The Church Fathers understood Confession was communicated to the Apostles and their successors in the bishops and priests for the reconciling of the fallen Faithful.
“Whose sins you forgive are forgiven them, and whose sins you retain are retained.” – John 20:23
In the early days of the Church, confession and penance were a public affair, a practice known as exomologesis attested to by the Didache.
“Confess your sins in church, and do not go up to your prayer with an evil conscience. This is the way of life. On the Lord’s Day gather together, break bread, and give thanks, after confessing your transgressions so that your sacrifice may be pure.”
In On Repentance, Saint Ambrose even talks about the benefits of public penance when asked about how “to do away with the feeling of shame which holds back the guilty from public penance.”
“Does any one think that that is penitence where there still exists the striving after earthly honors, where wine flows, and even conjugal connection takes place?
The world must be renounced; less sleep must be indulged in than nature demands; it must be broken by groans, interrupted by sighs, put aside by prayers; the mode of life must be such that we die to the usual habits of life.
Let the man deny himself and be wholly changed, as in the fable they relate of a certain youth, who left his home because of his love for a harlot, and, having subdued his love, returned; then one day meeting his old favorite and not speaking to her, she, being surprised and supposing that he had not recognized her, said, when they met again, It is I. But, was his answer, I am not the former I.”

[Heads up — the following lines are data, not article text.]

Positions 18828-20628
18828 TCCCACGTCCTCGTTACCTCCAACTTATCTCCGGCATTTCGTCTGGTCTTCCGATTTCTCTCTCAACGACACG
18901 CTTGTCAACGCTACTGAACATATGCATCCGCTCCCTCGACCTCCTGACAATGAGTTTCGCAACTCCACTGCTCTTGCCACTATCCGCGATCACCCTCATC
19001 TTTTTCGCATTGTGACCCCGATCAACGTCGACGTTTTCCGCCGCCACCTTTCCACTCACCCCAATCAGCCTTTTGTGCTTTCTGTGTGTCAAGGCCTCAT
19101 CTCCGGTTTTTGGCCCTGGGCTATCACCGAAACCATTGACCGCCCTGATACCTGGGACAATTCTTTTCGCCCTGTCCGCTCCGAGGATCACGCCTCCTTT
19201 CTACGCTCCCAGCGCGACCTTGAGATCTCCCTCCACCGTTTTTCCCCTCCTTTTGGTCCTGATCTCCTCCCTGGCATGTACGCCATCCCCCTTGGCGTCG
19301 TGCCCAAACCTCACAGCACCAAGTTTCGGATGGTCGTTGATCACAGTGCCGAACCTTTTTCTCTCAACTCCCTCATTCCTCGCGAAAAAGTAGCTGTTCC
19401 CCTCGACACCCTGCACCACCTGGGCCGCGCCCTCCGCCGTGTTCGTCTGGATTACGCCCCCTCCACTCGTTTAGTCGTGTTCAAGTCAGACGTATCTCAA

During the early Middle Ages when the Church in the West was overrun in the Viking Age, every monk and monastery and saint and scholar were disappearing.
In isolation from the rest of the Church, the Celtic Catholic Church developed a fixed form of penance in the secluded monasteries of Ireland. They draw from Eastern monastic traditions and weren’t familiar with the tradition of public penance in front of the community.
As early as the 6th century, their penitential practices consisted of private confession before a priest, reconciliation, and private penance. These practices in turn were spread back to Europe over time by Irish missionaries. Saint Columbanus is credited with being the first to introduce their medicamenta paentitentiae, the “medicines of penance” to Gaul.
Growing in popularity afterwards, the practice was finally made canon with the Fourth Lateran Council in 1215, requiring that confession be made to a priest once a year, enshrining the practice of private confession and penance ever since.
🕈🙏 Thank God for Celtic Catholicism!